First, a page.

It’s hard to be a field meter: long days in every sort of weather, no vacation, hair-raising near misses, occasionally a useful life cut tragically short, and perhaps even a miraculous resurrection. We asked for readers’ stories of sad fates for field equipment in CT’s Pipeline and received overwhelming responses, some of which follow here. Based on those responses, it seems that trucks and falls from heights are the chief dangers. Expensive wheel chocks Two senior headend technicians arrived at the master headend site in separate vehicles at about the same time. One fellow stopped first, opened the door and released his seatbelt; the seat belt buckle clipped the Nextel radio on his waist belt on the way by. The radio hit the ground as the other technician was bringing his vehicle to a stop. The radio came to rest under the front left tire, acting as a wheel chock. The radio caused the wheel to stop rotating while allowing the vehicle to slide forward one extra foot. The formerly rectangular radio had been forced into an interesting trapezoidal shape, the keypad and display were heavily abraded, and the battery pack—which was now permanently crimped to the trapezoid—overheated and emitted foul acrid smoke for a few minutes. The moral of the story is that portable two-way radios make rather expensive and underperforming wheel chocks. Brian K. Holmes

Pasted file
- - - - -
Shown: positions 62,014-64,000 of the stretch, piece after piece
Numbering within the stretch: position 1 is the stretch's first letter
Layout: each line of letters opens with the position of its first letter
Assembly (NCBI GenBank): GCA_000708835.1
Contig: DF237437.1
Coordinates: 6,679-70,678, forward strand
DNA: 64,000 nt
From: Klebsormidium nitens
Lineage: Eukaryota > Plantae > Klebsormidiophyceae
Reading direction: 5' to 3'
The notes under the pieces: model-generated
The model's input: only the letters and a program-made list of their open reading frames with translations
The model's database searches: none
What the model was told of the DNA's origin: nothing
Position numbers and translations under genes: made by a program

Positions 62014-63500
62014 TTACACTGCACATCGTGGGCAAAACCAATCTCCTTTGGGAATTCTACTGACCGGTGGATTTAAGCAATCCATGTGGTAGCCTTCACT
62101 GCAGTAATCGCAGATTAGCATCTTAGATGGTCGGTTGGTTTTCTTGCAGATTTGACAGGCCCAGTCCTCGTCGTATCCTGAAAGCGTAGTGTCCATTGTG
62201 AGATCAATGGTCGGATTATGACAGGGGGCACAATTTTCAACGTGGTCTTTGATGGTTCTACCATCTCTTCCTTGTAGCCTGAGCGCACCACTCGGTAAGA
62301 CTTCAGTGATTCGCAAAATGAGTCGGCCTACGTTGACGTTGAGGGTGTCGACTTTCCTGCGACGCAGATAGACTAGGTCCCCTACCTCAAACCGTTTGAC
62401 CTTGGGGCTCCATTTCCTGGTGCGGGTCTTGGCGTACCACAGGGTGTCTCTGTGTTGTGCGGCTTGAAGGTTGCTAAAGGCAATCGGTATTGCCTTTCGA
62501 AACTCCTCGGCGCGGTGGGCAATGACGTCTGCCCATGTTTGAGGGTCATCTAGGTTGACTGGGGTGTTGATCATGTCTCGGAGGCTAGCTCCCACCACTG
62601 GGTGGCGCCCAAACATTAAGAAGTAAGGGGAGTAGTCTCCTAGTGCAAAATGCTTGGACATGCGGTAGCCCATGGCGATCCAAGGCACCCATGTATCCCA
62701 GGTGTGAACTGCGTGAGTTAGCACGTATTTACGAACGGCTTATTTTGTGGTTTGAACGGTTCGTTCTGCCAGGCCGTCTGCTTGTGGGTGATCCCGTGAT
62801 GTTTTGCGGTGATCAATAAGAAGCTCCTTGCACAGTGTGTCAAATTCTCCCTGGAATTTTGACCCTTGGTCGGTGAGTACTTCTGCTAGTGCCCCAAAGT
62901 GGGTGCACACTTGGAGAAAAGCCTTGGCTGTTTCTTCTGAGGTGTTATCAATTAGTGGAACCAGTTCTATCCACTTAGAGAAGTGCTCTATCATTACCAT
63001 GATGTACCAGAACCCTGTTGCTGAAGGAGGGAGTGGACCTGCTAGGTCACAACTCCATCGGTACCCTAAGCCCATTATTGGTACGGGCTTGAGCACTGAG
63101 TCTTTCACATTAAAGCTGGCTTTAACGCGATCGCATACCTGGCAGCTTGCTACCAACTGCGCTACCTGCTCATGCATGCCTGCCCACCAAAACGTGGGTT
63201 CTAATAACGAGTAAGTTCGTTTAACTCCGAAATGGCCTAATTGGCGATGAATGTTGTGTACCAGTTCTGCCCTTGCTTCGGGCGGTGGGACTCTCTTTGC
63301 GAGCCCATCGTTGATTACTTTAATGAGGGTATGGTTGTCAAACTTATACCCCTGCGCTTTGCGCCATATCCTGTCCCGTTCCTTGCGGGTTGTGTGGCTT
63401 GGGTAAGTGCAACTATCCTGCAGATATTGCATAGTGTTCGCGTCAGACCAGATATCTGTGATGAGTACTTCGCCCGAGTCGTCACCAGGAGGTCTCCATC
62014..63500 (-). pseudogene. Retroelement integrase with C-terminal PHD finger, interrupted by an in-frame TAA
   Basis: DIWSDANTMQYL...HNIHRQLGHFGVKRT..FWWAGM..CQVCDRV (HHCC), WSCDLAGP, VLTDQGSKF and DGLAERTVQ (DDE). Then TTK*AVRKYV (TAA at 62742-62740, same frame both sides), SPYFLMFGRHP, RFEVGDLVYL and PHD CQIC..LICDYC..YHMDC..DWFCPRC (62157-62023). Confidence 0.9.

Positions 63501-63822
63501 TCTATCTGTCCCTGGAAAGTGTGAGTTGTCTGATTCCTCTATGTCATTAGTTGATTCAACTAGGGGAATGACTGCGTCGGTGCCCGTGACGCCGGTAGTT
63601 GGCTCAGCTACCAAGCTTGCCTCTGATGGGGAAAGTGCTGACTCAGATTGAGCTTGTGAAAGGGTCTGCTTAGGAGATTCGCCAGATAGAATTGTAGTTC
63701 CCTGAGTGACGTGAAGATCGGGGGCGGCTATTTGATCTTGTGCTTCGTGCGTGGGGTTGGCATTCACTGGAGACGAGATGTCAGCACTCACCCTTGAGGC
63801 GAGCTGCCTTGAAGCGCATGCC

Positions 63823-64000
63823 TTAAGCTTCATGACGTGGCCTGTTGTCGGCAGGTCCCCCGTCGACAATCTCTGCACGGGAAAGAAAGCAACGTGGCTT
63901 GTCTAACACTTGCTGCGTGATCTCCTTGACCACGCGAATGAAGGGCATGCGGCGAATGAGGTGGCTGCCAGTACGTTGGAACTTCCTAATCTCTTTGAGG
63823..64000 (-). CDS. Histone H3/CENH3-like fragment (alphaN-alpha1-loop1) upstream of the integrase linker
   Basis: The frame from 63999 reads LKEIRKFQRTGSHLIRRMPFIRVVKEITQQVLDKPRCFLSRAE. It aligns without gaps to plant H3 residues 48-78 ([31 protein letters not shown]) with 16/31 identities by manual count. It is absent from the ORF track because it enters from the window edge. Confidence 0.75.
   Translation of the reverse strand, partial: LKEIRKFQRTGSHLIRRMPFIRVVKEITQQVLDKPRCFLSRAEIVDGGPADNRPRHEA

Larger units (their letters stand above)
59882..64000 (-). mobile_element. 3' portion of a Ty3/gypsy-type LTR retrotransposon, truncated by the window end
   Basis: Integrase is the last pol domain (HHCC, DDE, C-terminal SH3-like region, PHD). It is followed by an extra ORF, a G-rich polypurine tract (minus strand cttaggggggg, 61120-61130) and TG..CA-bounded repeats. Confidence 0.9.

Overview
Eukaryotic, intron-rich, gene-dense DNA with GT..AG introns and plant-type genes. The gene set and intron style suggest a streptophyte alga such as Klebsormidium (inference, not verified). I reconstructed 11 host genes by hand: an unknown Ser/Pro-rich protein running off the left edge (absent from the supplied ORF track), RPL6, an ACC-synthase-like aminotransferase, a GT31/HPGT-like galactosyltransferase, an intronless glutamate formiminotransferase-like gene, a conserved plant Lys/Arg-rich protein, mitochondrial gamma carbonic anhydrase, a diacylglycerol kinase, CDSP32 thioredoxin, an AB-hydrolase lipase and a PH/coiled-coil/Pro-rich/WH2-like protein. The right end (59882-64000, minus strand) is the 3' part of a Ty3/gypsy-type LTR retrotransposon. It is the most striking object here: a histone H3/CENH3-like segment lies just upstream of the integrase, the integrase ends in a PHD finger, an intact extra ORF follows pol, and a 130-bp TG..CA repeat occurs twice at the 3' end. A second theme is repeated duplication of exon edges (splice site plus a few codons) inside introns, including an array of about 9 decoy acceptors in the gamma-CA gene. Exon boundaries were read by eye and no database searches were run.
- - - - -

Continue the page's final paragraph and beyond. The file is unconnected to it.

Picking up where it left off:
IBI Group
Divine intervention Back in the late ‘70s, our corporate office provided me a new, very expensive signal level meter to evaluate. One evening, I received a call that there was an outage, so I arranged for a colleague to go directly to the area having trouble while I swung by the office to pick up a bucket truck. I transferred some tools and set the new meter on top of the utility bin. In a rush, I hopped in the truck and drove about 2.5 miles. As I looked in the side rear view mirror to merge onto the highway from the entrance ramp, I saw that new meter still perched on top of the utility bin. Horrified, I gingerly braked and pulled over, grabbed the meter, looked to the heavens appreciatively, kissed the meter and proceeded on my way. Joe Baniak
NYS Office of Telecommunications
Resurrection With TCI Cablevision in the Florida Keys, the company’s regional engineer at the time, Jim Ritchie, issued me a new Trilithic SLM. It was an honor to be issued the first one received by the company. The same afternoon, after working on a hotel distribution problem in 90 plus degree weather, Rodney Weech and myself wrapped up the job and set down our gear, including the brand spanking new SLM, on the pavement behind our bucket truck. We took a smoke break and wrapped up a good day’s work. We got in the bucket truck and backed up about a yard before feeling a bump with a crunching noise and immediately thereafter feeling my cable career was over. The Trilithic was about as flat as a pancake. With my shoulders down about the height of my knees, I walked into Jim’s office with what we all thought was a deceased SLM. After explaining the accident, I received permission to repair the unit rather than buying a new one. After a few hours and a lot of hammering, we had restored the shape of the unit and were quite surprised the PCB had not turned into shrapnel. Although aged prematurely, the same SLM continued to work for many years after that. Max Morales